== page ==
Original-Date: Thu, 01 Jul 1999 11:04:42 -0500
Sender: owner-linux-ker...@vger.rutgers.edu
Content-Transfer-Encoding: 7bit
Original-Message-ID: <377B919A.897A81A4@unt.edu>
References: <fa.c9l1jlv.n7i0p4@ifi.uio.no>
To: linux-ker...@vger.rutgers.edu
Original-References: <Pine.LNX.4.10.9906291530430.821-100...@penguin.transmeta.com> 
<377A301F.BA573...@procom.com>
X-Accept-Language: en
Content-Type: text/plain; charset=us-ascii
X-Orcpt: rfc822;linux-kernel-outgoing-dig
Organization: University of North Texas
MIME-Version: 1.0
Newsgroups: fa.linux.kernel
X-Loop: majord...@vger.rutgers.edu

Mark Hull-Richter wrote:
> 
> I think the problem may have something to do with the size of the oops
> information and how much is left on the screen.  I am doing Alpha
> development here, and virtually every oops I get a) double oopses and b)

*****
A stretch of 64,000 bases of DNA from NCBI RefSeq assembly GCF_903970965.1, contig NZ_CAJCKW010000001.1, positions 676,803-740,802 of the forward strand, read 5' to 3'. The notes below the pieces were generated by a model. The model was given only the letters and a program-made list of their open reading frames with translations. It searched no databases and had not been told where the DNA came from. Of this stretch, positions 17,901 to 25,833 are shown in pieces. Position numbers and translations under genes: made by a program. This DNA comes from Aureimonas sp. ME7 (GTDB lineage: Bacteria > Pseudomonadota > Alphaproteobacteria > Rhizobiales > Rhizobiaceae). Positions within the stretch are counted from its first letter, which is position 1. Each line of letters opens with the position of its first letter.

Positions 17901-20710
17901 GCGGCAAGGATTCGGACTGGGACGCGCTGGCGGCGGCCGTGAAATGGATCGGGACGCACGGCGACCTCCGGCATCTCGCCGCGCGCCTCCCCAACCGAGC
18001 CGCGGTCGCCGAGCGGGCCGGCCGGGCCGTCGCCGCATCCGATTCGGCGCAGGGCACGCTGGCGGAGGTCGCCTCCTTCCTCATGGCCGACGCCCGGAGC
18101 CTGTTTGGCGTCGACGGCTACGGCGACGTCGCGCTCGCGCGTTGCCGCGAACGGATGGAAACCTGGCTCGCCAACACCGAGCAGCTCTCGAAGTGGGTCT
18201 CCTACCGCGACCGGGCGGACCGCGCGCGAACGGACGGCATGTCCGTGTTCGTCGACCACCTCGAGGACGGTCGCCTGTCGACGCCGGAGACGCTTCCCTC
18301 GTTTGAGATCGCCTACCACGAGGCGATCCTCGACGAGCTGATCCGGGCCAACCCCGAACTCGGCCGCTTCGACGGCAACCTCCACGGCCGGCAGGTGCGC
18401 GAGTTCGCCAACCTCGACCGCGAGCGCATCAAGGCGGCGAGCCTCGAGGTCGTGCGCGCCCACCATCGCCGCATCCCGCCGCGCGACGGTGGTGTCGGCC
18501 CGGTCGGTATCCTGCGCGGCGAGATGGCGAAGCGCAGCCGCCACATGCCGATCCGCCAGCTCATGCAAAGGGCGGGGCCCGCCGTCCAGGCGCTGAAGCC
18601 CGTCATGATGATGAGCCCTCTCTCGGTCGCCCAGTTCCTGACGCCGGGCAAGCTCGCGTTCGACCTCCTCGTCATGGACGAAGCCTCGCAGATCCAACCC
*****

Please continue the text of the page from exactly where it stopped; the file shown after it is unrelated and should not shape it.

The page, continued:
> leaves no traces in dmesg or the log.  In this situation, the first oops
> is long gone before I can even see it, and the second one is more than
> half gone by the time it's done, which means what I see on the screen is
> close to useless.  At present this is not a sufficiently critical issue
> for us that we need to dive in and debug them, and when it becomes one I
> suspect we'll wire up the serial line for a more persistent tracking
> device (like a serial printer, a la Ingo's suggestion elsewhere on this
> list).
> 
> Just my $.02, and only for a part of the issues Linus notes.
> 
> Linus Torvalds wrote:
> >
> > So why didn't you even include a ksymoops version of the crash? Or a good
> > hardware description? People do try to follow it, but it's not as if I've
> > seen very good reports even from people who say it's obviously bad. And